Sitting here in 2010, we’re used to Yankee success. Everyone hates the Yankees because they’re so good, and we’ve enjoyed, since 1996, five World Series championships, another two World Series appearances and 13 playoff appearances in 14 years. Talk about spoiled.
The Bronx, though, was not always home to baseball riches. Twenty years ago, the Yankees were downright awful, and somehow, during many of our formative years, we still found a way to route for the team. The Yankees in 1990 were the last Yankee team to finish in seventh place in the AL East. The team went an AL-worst 67-95 and were 21 games out of first place when the season ended.
As with most last-place teams, the Yankees managed to fail in every aspect of the game. Overall, the team .241/.300/.366, worst in the AL in all three categories. They hit 147 home runs, good for fourth in the league, but plated just 603 runs all season. Their 1027 strike outs were good for second in the AL, and their 427 walks were the second fewest in the league. It’s painful just to think about Alvaro Espinosa’s .224/.258/.274 effort over 472 plate appearances or Steve Sax’s .260/.316/.325 line in 680 plate appearances.
Things weren’t much better on the mound. Tim Leary, the staff “ace,” lost 19 games and had a 1.77 K/BB ratio. The guys behind him — Andy Hawkins, David LaPoint, Chuck Cary, Mike Witt and a plethora of spot starters — are better left to the history books. Hawkins, in fact, walked more than he struck out in 157.2 innings that year. Bad. Bad. Bad.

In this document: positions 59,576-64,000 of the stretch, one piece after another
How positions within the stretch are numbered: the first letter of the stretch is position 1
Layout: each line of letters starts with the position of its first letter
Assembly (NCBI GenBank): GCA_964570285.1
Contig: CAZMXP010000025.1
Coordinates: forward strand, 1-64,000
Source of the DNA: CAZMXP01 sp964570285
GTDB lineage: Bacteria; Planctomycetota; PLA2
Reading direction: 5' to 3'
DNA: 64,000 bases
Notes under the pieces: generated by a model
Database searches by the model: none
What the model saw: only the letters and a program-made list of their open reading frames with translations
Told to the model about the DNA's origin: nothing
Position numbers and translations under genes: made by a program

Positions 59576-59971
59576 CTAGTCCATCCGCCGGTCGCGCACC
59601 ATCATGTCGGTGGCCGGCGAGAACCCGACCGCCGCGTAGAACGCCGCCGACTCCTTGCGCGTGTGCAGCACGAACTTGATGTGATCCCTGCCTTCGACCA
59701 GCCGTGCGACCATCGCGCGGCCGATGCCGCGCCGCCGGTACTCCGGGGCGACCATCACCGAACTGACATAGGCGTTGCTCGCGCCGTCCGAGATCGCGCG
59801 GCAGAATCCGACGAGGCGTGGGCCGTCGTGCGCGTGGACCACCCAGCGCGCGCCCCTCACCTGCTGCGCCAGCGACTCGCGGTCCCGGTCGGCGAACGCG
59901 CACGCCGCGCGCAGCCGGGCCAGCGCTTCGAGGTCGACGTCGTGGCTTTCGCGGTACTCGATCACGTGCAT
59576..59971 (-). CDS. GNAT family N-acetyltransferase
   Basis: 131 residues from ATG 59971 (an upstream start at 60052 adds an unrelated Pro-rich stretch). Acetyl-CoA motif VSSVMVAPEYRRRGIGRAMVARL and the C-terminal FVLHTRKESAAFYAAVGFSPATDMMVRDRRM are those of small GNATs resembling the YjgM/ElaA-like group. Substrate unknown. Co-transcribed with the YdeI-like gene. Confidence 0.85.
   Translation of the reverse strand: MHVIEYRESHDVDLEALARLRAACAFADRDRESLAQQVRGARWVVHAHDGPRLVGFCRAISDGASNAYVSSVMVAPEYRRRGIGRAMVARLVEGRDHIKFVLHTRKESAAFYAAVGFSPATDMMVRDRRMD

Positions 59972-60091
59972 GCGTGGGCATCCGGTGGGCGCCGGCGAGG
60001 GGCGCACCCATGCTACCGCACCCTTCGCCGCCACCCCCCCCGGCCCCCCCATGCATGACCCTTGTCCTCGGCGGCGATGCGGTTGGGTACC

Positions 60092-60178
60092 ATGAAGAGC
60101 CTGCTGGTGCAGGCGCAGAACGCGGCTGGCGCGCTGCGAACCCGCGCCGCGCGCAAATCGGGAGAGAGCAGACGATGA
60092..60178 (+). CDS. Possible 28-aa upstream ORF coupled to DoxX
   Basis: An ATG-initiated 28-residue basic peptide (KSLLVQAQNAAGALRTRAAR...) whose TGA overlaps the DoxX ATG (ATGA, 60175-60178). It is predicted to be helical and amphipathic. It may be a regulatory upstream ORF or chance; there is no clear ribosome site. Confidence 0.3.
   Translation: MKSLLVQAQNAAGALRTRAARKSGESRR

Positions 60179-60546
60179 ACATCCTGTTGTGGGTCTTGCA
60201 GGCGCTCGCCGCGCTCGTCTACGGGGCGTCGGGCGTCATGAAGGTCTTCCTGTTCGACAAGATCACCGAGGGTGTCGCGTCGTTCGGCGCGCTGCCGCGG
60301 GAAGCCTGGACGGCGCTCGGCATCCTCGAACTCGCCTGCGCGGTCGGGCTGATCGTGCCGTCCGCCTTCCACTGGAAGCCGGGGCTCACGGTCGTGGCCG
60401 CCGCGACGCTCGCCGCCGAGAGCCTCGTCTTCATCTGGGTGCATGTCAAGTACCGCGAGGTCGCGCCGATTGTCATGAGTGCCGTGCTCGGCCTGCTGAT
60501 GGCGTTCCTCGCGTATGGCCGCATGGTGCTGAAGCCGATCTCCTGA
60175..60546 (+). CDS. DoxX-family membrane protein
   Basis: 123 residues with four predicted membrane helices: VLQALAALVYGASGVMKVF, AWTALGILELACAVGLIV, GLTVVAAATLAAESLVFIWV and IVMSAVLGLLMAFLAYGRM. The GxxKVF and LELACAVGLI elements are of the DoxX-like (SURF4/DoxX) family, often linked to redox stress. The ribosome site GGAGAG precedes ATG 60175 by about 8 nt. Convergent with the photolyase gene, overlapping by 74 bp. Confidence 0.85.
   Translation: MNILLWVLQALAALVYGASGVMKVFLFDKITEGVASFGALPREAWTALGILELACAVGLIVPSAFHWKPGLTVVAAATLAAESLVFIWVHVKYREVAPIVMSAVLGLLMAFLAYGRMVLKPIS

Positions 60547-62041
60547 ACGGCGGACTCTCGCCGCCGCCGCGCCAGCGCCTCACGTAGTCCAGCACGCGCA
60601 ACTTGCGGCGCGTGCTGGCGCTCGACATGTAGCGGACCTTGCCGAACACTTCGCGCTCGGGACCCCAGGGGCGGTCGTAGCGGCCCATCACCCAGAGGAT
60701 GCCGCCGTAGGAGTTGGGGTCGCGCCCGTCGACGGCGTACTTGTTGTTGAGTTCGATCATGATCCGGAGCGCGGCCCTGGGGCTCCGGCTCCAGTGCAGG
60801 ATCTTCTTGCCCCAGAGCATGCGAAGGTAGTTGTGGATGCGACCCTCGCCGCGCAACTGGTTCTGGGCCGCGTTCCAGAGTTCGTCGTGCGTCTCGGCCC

I remember going to games that year as a young Yankee fan, and the Stadium simply had a different atmosphere to it. The fans who were there knew they wouldn’t get good baseball. Maybe we’d see Stump Merrill throw a fit and get ejected. Maybe the opposing teams would be good. Mid-week games against the bad teams — the Indians, the Mariners — drew just over 15,000 fans per game, and Dave Anderson doubted even that many showed up. For the last game of the season, an entirely meaningless affair against the Tigers, just 13,380 fans were in attendance.
It was tough that year to find any bright spots. Even old reliable Donnie Baseball begin his slide toward retirement. Back problems knocked him out midway through the season, and he hit just .256/.308/.335 with 5 home runs. For those of us who idolized Mattingly, his struggles were incomprehensible. Kevin Maas, though, wowed us all with his 21 home runs.
For the Yankees, that season, George Steinbrenner hung over everything. The Boss was suspended in July, and the team couldn’t really do much of anything as his status was up in the air. Still, the pieces began to fall into place for a later run. The Yanks drafted Andy Pettitte in the 22nd round of the draft and chose some middle infielder named Jorge Posada in the 24th round. Shane Spencer was a 28th round draft pick, and Ricky Ledee came on board in the 16th round. On February 17, the Yanks signed some skinny kid out of Panama named Mariano Rivera.
The 1990 season was truly a rock-bottom year. Hensley Muelens, Mel Hall, Steve Balboni, Jesse Barfield. Who were these guys? The fans barely knew; the fans barely came. It was a different era in the Bronx.